Santa Cruz hardcore outfit DRAIN recently finished their first Australian tour supporting Comeback Kid, and the shows looked absolutely wild. Their full-length debut, California Cursed, was one of my favourite records of 2020, and their sophomore LP and Epitaph Records debut, Living Proof, is dropping on May 5th. There are two singles out already, and they both rip, so I can’t wait to hear the full record. Stream the LP’s pre-release singles here (Bandcamp/Spotify).
Initiate – “Alone At the Bottom”
Keeping things Cali- and hardcore-focused, Initiate are hinting at their as-yet-untitled album coming out via Triple B Records later this year. To tie fans over, the quintet released their first taste of the record, “Alone At The Bottom,” and it’s a rollicking, melodic hardcore rager with a great sense of groove and melody. If this single is anything to go off of, this single is a strong sign of what's to come on a new full-length project. The video for the track is gorgeous, too, and perfectly matches the vibe and aesthetic of the group. Check it out below:
Witch Ripper – The Flight After the Fall
I originally found Witch Ripper by accident, stumbling through random Bandcamp pages in the Long, Long Ago of 2012. Well, the Seattle heavy metallers are finally coming back with new material, and their sophomore full-length, The Flight after the Fall, will be out on March 3rd through Magnetic Eye Records. While the band’s older material harnessed the guitar-focused aggression of acts like Baroness and Mastodon, this new LP is billed as maintaining “their brutal roots while embracing the arena rock bombast of Queen and David Bowie, the exuberant modern prog of Coheed and Cambria and Muse.” So, we can likely expect big riffs and even bigger hooks. Stream the LP’s pre-release singles here (Bandcamp/Spotify).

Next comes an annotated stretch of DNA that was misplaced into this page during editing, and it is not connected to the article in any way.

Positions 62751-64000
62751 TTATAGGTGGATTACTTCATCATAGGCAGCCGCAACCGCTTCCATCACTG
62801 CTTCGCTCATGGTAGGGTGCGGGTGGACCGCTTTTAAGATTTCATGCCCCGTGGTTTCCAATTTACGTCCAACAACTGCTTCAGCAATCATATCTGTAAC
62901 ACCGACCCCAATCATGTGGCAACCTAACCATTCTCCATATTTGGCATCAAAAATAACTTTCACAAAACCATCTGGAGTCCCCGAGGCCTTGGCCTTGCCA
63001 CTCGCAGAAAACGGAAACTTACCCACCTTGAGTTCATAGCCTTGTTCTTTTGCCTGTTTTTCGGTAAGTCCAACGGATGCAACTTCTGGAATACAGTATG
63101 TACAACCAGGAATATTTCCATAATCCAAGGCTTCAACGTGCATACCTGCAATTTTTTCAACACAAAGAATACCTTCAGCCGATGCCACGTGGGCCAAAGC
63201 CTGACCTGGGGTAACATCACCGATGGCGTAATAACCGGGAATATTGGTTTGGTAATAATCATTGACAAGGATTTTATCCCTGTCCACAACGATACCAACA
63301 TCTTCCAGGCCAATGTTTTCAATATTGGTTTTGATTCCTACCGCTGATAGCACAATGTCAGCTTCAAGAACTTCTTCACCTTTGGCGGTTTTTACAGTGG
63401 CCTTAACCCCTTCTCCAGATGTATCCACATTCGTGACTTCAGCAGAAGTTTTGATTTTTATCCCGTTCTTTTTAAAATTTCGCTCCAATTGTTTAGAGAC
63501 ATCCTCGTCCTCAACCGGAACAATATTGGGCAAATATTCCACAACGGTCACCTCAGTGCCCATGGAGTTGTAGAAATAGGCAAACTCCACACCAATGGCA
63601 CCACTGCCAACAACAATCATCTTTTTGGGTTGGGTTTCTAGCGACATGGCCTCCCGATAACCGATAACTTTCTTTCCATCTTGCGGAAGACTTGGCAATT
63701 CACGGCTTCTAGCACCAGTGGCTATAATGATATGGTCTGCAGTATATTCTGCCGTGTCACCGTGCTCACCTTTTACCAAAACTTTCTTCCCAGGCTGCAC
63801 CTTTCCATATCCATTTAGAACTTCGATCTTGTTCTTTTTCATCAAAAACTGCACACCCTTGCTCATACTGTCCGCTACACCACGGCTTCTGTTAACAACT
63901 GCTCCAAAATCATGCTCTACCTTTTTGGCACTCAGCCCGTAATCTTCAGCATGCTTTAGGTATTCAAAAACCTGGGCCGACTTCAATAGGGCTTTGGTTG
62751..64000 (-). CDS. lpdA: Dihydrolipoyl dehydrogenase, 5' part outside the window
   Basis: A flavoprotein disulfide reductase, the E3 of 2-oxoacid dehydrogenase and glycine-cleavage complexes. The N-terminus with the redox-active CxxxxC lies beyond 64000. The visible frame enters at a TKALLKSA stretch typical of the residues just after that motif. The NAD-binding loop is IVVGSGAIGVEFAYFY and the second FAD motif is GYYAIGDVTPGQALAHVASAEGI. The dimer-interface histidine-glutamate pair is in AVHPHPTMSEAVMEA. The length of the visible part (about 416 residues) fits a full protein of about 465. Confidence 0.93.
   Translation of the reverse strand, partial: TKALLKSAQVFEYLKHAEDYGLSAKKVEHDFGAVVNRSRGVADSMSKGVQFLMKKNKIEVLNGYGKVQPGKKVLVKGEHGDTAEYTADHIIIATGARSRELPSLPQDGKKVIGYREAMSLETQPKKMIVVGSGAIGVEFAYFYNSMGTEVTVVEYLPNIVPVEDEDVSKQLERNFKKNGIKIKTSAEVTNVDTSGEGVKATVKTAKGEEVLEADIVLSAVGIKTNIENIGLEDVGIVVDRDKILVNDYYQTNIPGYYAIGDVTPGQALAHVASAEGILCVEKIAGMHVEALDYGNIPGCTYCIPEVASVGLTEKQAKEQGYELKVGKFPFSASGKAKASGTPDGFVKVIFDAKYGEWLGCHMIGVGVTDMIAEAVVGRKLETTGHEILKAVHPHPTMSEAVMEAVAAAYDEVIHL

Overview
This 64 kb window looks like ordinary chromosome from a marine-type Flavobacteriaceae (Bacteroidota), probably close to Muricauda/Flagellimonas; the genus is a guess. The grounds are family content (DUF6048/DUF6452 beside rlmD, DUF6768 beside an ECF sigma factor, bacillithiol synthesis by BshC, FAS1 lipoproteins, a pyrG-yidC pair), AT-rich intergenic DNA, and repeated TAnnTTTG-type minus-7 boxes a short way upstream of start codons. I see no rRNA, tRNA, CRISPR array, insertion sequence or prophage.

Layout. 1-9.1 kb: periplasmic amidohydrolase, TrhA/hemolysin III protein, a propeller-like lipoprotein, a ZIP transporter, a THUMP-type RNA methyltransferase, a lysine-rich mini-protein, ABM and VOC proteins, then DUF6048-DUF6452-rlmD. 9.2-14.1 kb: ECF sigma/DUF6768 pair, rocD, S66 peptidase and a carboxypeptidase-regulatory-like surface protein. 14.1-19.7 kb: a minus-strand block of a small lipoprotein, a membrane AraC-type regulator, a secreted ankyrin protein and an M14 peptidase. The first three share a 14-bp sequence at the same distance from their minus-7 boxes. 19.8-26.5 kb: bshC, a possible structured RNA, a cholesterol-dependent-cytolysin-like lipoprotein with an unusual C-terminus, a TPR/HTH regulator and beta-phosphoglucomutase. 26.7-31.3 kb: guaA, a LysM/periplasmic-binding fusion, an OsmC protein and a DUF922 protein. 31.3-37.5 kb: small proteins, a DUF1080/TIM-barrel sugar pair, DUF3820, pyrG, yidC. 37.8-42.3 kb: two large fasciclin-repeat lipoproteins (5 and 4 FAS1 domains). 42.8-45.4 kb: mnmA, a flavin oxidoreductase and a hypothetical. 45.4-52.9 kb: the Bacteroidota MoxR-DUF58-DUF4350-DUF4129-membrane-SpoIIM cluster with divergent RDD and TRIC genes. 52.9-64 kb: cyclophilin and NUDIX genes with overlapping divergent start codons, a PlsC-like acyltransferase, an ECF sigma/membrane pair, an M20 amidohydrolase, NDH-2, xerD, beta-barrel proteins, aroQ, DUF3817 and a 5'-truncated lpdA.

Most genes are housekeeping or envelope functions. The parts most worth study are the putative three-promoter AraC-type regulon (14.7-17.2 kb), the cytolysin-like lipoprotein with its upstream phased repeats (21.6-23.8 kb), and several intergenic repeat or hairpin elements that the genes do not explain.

Listen to all these tracks and more on the TPD 2023 CUTS playlist, updated weekly.
A closer, more in-depth look at a new record that ticks all my boxes.
Paramore – This Is Why
I think it’s fair to say that I don’t need to introduce Paramore or their latest album, This Is Why, to readers of this fine newsletter. You’ve likely already listened to this record and may have formed your own opinion on it… If so, let me know. Okay? Engagement is key. But I digress… I’ll say upfront that the trio’s sixth LP is not my favourite record in their discography. It’s got some strong singles, but as an album, the sequencing feels a little uneven and front-heavy, which means there is some “mileage may vary” going on in the back half.
That said, however, tracks like “Figure 8” and closer “Thick Skull” do feature warm instrumental textures and curious lyrical flourishes from frontwoman Hayley Williams, with more than enough juice to keep me enthralled. As critic Arielle Gordon put it in her middling review of the record for Pitchfork:
“Paramore’s sixth album, This Is Why, trembles with the paranoid anxieties of a grown woman peering outside her bubble: a bit out of step, a bit pollyanna, but all the more furious at the status quo.”
BrooklynVegan editor Andrew Sacher joined us on the Pitch pod last week for a great Deep Cuts episode, where we discussed our teenage love for blink-182, their untitled record’s rich stylistic diversity, and what could have been had the original line-up persevered into the late 2000s. Check it out below: